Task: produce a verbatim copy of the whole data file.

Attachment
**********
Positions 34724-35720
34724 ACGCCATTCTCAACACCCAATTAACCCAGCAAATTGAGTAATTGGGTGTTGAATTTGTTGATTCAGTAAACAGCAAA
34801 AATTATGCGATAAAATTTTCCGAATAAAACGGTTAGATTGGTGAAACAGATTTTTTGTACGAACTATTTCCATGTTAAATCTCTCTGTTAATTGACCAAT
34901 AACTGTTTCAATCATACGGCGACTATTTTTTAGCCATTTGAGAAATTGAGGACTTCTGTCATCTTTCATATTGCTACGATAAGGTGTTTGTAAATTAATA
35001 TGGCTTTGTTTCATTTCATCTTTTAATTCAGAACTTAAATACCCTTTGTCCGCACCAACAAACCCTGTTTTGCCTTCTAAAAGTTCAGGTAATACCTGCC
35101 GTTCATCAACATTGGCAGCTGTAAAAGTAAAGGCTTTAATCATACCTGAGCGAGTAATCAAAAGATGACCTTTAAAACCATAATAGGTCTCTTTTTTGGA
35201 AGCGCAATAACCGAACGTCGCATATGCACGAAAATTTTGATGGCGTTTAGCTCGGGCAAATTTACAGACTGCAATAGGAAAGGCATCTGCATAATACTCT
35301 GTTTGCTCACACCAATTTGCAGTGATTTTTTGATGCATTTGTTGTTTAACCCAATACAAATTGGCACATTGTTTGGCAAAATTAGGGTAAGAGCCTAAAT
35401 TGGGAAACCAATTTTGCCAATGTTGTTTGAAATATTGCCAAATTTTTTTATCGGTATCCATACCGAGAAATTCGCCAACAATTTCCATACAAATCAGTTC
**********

Positions 34724-35720
34724 ACGCCATTCTCAACACCCAATTAACCCAGCAAATTGAGTAATTGGGTGTTGAATTTGTTGATTCAGTAAACAGCAAA
34801 AATTATGCGATAAAATTTTCCGAATAAAACGGTTAGATTGGTGAAACAGATTTTTTGTACGAACTATTTCCATGTTAAATCTCTCTGTTAATTGACCAAT
34901 AACTGTTTCAATCATACGGCGACTATTTTTTAGCCATTTGAGAAATTGAGGACTTCTGTCATCTTTCATATTGCTACGATAAGGTGTTTGTAAATTAATA
35001 TGGCTTTGTTTCATTTCATCTTTTAATTCAGAACTTAAATACCCTTTGTCCGCACCAACAAACCCTGTTTTGCCTTCTAAAAGTTCAGGTAATACCTGCC
35101 GTTCATCAACATTGGCAGCTGTAAAAGTAAAGGCTTTAATCATACCTGAGCGAGTAATCAAAAGATGACCTTTAAAACCATAATAGGTCTCTTTTTTGGA
35201 AGCGCAATAACCGAACGTCGCATATGCACGAAAATTTTGATGGCGTTTAGCTCGGGCAAATTTACAGACTGCAATAGGAAAGGCATCTGCATAATACTCT
35301 GTTTGCTCACACCAATTTGCAGTGATTTTTTGATGCATTTGTTGTTTAACCCAATACAAATTGGCACATTGTTTGGCAAAATTAGGGTAAGAGCCTAAAT
35401 TGGGAAACCAATTTTGCCAATGTTGTTTGAAATATTGCCAAATTTTTTTATCGGTATCCATACCGAGAAATTCGCCAACAATTTCCATACAAATCAGTTC